Tesla made a profit of $139.5m (£106.4m) in the three months to 31 December – avoiding a loss for a second quarter in a row.
While lower than expected, the gain still marked an improvement for the electric car-maker, which has routinely reported shortfalls in recent years.
Tesla credited strong demand for its Model 3, manufacturing improvements and recent cost cuts for the turnaround.
It forecast strong growth, as Model 3 sales start in Europe and China.
However it warned investors that deliveries may slow in coming months, due in part to the time it takes to ship vehicles overseas.
“That’s our biggest challenge,” Tesla chief executive Elon Musk said. “It’s not demand. It’s how do we get the cars there fast enough.”
That challenge is especially acute in the case of China, a major market for electric vehicles, which is in the middle of high-stakes trade talks with the US.
Should the two sides fail to reach a deal, it could mean higher tariffs on US-made cars.
“We don’t know what’s going to happen… so it’s very important to get those cars there as soon as possible,” Mr Musk said.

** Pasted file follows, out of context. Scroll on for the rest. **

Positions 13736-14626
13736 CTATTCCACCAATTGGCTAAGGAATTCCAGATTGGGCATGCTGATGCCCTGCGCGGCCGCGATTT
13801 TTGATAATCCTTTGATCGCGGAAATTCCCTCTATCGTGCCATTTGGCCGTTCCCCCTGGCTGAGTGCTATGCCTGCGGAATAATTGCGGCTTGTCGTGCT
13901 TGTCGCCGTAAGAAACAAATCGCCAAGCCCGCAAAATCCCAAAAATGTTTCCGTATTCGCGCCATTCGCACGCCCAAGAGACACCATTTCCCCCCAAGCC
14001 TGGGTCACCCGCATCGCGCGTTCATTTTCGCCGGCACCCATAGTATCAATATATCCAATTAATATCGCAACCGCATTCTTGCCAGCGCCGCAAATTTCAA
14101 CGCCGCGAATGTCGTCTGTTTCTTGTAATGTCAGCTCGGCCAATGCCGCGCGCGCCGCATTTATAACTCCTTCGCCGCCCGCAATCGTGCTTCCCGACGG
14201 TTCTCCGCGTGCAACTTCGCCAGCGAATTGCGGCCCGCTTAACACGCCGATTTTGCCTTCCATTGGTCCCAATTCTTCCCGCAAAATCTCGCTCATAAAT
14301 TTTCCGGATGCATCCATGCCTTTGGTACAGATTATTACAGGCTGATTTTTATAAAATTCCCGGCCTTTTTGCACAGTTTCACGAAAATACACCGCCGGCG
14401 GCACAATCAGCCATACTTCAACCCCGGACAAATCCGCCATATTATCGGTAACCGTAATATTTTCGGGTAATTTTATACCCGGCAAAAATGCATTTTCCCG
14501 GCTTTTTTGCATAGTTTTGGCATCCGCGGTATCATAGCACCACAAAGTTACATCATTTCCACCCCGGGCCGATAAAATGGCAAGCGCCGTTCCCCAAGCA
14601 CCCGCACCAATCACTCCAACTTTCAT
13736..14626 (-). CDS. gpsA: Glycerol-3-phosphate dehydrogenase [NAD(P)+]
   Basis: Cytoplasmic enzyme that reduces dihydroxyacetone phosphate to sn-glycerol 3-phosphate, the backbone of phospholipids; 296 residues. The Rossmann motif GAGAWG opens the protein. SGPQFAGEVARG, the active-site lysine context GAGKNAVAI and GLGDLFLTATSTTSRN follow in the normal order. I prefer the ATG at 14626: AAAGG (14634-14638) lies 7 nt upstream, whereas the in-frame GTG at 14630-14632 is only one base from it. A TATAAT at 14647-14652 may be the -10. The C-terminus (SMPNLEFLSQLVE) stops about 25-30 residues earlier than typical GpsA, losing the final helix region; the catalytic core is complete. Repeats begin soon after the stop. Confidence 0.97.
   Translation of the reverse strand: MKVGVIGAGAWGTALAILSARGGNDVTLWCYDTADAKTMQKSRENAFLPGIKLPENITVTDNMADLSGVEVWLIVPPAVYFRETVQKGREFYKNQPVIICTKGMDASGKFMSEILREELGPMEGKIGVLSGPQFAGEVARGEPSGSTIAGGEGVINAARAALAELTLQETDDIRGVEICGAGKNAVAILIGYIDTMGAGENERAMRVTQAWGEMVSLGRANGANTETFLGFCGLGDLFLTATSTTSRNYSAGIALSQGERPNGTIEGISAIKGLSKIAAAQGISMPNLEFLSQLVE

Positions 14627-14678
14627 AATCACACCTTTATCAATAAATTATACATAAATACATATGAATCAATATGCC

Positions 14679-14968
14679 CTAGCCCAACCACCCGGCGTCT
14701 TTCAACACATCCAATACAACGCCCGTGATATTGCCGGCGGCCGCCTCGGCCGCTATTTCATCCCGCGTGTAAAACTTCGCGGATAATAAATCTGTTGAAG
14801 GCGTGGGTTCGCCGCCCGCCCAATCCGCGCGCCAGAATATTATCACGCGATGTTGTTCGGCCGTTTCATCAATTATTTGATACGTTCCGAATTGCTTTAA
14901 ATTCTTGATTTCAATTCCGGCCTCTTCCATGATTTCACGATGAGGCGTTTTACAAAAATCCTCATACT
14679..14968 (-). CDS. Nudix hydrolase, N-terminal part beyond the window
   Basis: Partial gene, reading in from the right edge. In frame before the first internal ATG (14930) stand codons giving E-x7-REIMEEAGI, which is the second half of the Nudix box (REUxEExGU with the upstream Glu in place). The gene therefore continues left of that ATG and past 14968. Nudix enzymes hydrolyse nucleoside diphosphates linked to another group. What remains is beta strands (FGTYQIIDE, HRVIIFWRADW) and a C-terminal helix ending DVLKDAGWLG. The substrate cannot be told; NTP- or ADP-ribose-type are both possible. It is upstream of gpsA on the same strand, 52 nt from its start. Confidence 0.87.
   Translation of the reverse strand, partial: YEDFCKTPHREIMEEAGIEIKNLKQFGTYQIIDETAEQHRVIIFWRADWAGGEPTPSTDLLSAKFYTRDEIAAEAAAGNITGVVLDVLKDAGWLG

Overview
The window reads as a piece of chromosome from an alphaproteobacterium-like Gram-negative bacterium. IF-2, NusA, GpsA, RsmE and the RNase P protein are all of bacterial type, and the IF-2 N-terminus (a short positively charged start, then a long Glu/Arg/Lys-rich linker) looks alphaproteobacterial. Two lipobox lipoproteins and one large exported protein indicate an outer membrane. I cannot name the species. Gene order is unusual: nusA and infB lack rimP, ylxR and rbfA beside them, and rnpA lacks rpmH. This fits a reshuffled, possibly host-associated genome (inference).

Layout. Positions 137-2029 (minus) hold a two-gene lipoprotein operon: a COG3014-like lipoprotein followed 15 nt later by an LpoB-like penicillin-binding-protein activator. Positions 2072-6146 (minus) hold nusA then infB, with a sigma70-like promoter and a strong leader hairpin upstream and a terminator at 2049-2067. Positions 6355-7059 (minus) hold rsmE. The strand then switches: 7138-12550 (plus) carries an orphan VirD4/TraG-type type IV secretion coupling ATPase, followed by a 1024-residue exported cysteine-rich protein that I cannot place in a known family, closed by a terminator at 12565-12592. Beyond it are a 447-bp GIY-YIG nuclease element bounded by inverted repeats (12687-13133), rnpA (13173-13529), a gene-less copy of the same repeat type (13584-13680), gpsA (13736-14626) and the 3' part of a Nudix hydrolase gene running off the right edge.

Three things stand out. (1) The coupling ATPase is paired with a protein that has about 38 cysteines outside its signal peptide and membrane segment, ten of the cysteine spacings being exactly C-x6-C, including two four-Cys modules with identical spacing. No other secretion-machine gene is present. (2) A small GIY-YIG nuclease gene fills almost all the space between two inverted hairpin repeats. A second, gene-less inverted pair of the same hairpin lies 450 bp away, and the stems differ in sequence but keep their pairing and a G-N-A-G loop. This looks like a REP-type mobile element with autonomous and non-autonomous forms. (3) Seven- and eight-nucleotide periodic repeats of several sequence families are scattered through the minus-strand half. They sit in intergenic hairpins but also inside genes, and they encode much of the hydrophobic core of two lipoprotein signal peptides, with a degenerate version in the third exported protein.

Tesla said it expected to deliver 360,000 to 400,000 vehicles in 2019 – growth of approximately 45% to 65% compared to 2018.
Getting its new factory in China up and running by the end of the year is the biggest wildcard for that outlook, Mr Musk said.
On a call with financial analysts, Mr Musk thanked the Chinese government for granting the permission for the plant, which he said was the first in the country that is wholly owned by a foreign company.
He said he believed the move was “symbolic of them wanting to open the market.”
Mr Musk also announced the firm’s chief financial officer Deepak Ahuja was retiring, but said he would continue to serve as a “senior adviser” for “probably years to come.”
Tesla was under intense pressure last year, as it spent rapidly to improve production and get its latest car into the hands of customers.
The firm said those manufacturing issues have now “stabilised”.
In the most recent quarter, Tesla earned $7.2bn in revenues, primarily from car sales, more than double the same period in 2017.
It also reduced its operating expenses by 7% from the quarter before, to about $1bn, roughly the same as in 2017.
The decrease follows the announcement of thousands of job cuts in recent months, including about 3,000 in January.
Shares dropped by more than 2% in after-hours trading in New York.